Despite the ubiquity of sagebrush, the history and even accurate identification of sagebrush has been a source of contention among researchers. Much of these limitations stem from morphological and ecological similarities between species and subspecies. Accurate identification of sagebrush is not only a scientific issue, but an economic one. To prevent invasive species from redefining the Western United States requires that sagebrush maintain its dominate role on the landscape. In order to maintain this role, accurate identification of the correct species/subspecies of sagebrush for reseeding the landscape after a fire is critical. Today's technologies combining SNP detection and next-generation sequencing allow for identification of species and population specific markers. These SNPs  also help researchers to understand population structure. Furthermore, they allow tracing of inheritance patterns that elucidate the complex evolutionary history of sagebrush.

The Sagebrush Amplicon Sequencing was published in the American Journal of Botany
Sagebrush Amplicon Sequencing pdf

The Sagebrush EST was published in the journal BMC Genomics. 
Sage_EST_paper_in_BMC_Genomics.pdf



Current Research

Big sagebrush (Artemisia tridentata) dominates the landscapes of the western United States. Its distribution alone warrants its scientific and ecological importance. However, despite its ubiquity, taxonomic identification of big sagebrush subspecies has been a source of contention among botanists. Much of these limitations stem from variation in morphological characters caused by polyploidy and hybridization. Accurate identification of big sagebrush is not only a scientific issue, but an economic one. To prevent invasive species from altering sage-steppe ecosystems requires that big sagebrush maintain its dominant role on the landscape. In order to maintain this role, accurate identification of the subspecies is critical to ensure successful restoration after disturbances. Today's technologies of combining SNP detection and next-generation sequencing allow for identification of subspecies and population specific markers. These SNPs also help researchers to define population structure. Furthermore, they allow tracing of inheritance patterns that elucidate the complex evolutionary history of big sagebrush.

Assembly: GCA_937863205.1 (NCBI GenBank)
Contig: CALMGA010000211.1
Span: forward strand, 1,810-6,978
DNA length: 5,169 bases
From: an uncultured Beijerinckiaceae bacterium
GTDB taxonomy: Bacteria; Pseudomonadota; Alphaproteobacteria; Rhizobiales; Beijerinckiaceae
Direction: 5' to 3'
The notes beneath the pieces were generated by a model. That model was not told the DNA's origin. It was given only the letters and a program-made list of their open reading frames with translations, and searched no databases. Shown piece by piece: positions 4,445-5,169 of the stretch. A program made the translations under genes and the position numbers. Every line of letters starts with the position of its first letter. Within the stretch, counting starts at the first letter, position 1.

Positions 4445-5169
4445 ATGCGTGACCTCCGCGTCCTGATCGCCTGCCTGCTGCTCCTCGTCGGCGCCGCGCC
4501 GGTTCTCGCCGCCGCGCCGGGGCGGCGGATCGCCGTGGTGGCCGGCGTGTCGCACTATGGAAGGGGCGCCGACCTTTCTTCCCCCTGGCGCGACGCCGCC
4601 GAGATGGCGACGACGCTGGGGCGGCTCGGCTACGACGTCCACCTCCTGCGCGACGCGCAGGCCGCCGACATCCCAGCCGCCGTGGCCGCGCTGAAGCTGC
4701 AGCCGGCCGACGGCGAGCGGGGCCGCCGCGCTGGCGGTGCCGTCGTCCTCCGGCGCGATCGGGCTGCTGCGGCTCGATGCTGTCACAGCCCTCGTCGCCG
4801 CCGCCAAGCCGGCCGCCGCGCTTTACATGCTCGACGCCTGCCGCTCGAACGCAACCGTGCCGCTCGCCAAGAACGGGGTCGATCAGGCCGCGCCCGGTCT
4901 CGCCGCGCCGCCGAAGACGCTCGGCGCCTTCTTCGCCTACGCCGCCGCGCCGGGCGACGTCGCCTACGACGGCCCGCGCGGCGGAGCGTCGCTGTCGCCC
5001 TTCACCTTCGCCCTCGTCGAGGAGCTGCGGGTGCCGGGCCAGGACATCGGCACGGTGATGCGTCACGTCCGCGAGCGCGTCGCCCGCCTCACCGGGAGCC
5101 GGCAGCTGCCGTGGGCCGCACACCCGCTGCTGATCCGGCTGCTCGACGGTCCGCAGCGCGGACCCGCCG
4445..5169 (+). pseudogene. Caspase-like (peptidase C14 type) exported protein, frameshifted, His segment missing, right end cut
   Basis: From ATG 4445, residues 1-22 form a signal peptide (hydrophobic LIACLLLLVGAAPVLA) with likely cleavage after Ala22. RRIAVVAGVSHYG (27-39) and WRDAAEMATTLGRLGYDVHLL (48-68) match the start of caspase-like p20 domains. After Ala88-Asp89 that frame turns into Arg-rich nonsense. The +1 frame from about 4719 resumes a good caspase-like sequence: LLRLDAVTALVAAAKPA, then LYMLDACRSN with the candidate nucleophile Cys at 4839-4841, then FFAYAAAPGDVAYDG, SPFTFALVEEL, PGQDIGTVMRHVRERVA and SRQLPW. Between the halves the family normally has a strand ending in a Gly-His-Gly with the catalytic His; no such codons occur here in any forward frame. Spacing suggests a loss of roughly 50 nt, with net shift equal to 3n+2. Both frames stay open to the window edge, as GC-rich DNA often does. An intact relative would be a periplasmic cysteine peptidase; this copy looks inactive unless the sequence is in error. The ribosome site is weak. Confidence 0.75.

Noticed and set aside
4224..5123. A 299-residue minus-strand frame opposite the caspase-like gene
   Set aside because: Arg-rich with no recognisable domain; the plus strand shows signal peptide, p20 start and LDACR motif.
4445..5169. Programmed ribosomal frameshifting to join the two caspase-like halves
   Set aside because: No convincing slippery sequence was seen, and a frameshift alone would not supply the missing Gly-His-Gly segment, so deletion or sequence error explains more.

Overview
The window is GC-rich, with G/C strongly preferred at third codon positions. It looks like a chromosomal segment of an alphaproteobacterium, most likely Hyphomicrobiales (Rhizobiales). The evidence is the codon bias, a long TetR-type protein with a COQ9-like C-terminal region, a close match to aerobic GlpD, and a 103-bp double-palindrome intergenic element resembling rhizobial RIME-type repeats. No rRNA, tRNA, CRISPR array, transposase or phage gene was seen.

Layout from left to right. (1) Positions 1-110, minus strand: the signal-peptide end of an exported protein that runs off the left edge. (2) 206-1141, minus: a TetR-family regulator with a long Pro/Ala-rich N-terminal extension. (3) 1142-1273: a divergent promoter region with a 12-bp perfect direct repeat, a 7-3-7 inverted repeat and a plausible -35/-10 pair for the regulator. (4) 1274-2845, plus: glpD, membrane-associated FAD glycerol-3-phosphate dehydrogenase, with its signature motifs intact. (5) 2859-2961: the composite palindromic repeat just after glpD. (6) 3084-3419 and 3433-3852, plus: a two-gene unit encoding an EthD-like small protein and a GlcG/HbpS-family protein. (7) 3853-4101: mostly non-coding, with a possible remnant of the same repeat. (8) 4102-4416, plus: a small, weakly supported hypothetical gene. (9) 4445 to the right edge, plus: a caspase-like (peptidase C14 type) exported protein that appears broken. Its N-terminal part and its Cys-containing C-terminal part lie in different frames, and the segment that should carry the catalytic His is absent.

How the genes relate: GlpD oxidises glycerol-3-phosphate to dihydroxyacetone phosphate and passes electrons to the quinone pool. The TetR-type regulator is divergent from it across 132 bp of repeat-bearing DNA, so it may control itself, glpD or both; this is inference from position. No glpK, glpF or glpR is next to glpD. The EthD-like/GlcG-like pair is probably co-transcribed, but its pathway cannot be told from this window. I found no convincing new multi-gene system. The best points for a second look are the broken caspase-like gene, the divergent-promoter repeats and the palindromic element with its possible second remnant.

Primers have been designed for targeted resequencing of 192 samplings of sagebrush representing multiple populations across the western United States. These primers enrich the polymorphic regions of the chloroplast. Targeting of the cytoplasmic genome allows for the analysis of greater conserved markers and eliminates the need for haplotype phasing. Using the Fluidigm Access Array System, each sample was amplified with 48 primers and is awaiting sequencing. Aligning the sequence data with a reference genome will help develop markers at both the subspecies and population levels.